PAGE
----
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Critroni Crypto Ransomware Seen Using Tor for Command and Control 122

Posted by samzenpus
from the protect-ya-neck dept.
Trailrunner7 writes There's a new kid on the crypto ransomware block, known as Critroni, that's been sold in underground forums for the last month or so and is now being dropped by the Angler exploit kit. The ransomware includes a number of unusual features and researchers say it's the first crypto ransomware seen using the Tor network for command and control.

The Critroni ransomware is selling for around $3,000 and researchers say it is now being used by a range of attackers, some of whom are using the Angler exploit kit to drop a spambot on victims' machines. The spambot then downloads a couple of other payloads, including Critroni. Once on a victim's PC, Critroni encrypts a variety of files, including photos and documents, and then displays a dialogue box that informs the user of the infection and demands a payment in Bitcoins in order to decrypt the files.

"It uses C2 hidden in the Tor network. Previously we haven't seen cryptomalware having C2 in Tor. Only banking trojans," said Fedor Sinitsyn, senior malware analyst at Kaspersky Lab, who has been researching this threat. "Executable code for establishing Tor connection is embedded in the malware's body. Previously the malware of this type, this was usually accomplished with a Tor.exe file. Embedding Tor functions in the malware's body is a more difficult task from the programming point of view, but it has some profits, because it helps to avoid detection, and it is more efficient in general."
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Critroni Crypto Ransomware Seen Using Tor for Command and Control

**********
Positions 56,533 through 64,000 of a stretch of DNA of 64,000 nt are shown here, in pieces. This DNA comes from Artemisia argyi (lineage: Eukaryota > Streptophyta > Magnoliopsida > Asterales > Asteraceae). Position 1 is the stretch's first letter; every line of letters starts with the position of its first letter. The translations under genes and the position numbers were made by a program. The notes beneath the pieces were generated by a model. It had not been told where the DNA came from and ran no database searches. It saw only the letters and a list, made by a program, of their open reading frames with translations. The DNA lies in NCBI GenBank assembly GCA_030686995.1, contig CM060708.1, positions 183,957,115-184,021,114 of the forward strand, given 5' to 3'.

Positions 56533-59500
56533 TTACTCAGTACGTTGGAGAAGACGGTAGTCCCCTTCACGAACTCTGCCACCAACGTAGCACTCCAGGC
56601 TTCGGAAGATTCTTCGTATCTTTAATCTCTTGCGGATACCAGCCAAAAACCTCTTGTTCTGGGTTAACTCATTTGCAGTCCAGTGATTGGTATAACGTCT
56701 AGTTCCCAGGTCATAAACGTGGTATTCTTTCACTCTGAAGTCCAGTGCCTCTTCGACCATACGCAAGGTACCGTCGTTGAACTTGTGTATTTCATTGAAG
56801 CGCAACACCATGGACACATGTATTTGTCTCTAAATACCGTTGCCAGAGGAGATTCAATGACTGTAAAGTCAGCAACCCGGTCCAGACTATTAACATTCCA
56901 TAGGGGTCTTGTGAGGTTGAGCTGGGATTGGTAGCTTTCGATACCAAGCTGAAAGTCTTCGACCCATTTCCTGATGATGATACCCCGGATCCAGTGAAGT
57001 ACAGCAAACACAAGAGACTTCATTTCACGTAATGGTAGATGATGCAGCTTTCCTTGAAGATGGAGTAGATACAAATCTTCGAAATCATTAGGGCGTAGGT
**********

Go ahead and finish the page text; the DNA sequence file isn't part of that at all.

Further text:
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  • Time will come when firewalls inspect all outgoing packets and use heuristics to guess how dangerous encrypted traffic might be.

    For example:

    • Whitelisted sites Encrypted traffic to an IP address previously whitelisted by the firewall vendor or end user? It's whitelisted, let it pass.
    • Heuristically safe sites Encrypted traffic to an IP address known to be associated with a well-known domain whose DNS is known to be valid and who is known to typically use encryption over this port and whose recent activity h
  • As so often, the solution is called "Backup".
    • by mlts (1038732)

      I wonder how many generations of ransomware we will see before backups come back into "style". It used to be in the '90s that people actively did some type of backups, and even PCs shipped with some form of tape drive. Then disks got cheap, and offsite storage become viable, so backups were not done, or if done, were just kicked to the cloud.

      Any backup is better than none, but I wouldn't be surprised if the next generation of ransomware would either encrypt files slowly (but use a shim driver to decrypt s

    • by Nyder (754090)

      As so often, the solution is called "Backup".

      Also you could not store your documents in the "My Documents" folder, make a folder on your C drive, store your docs, pics & important stuff in that. So if you do get cryptoransomed they will have done the wrong files.

      • As so often, the solution is called "Backup".

        Also you could not store your documents in the "My Documents" folder, make a folder on your C drive, store your docs, pics & important stuff in that. So if you do get cryptoransomed they will have done the wrong files.

        That will only take you so far. With so many programs defaulting to the My Documents folder, it'd be annoying at best to have to point to c:\realdocs "because viruses". The user could point the "My Documents" folder to c:\realdocs, but now we're in the same boat again. Even if a user decided it was worth the hassle to deprecate the use of the system variable, c:\realdocs would still be accessible by the same user. From Windows' security standpoint, there's no difference between the user being attacked by ra

"The eleventh commandment was `Thou Shalt Compute' or `Thou Shalt Not Compute' -- I forget which." -- Epigrams in Programming, ACM SIGPLAN Sept. 1982

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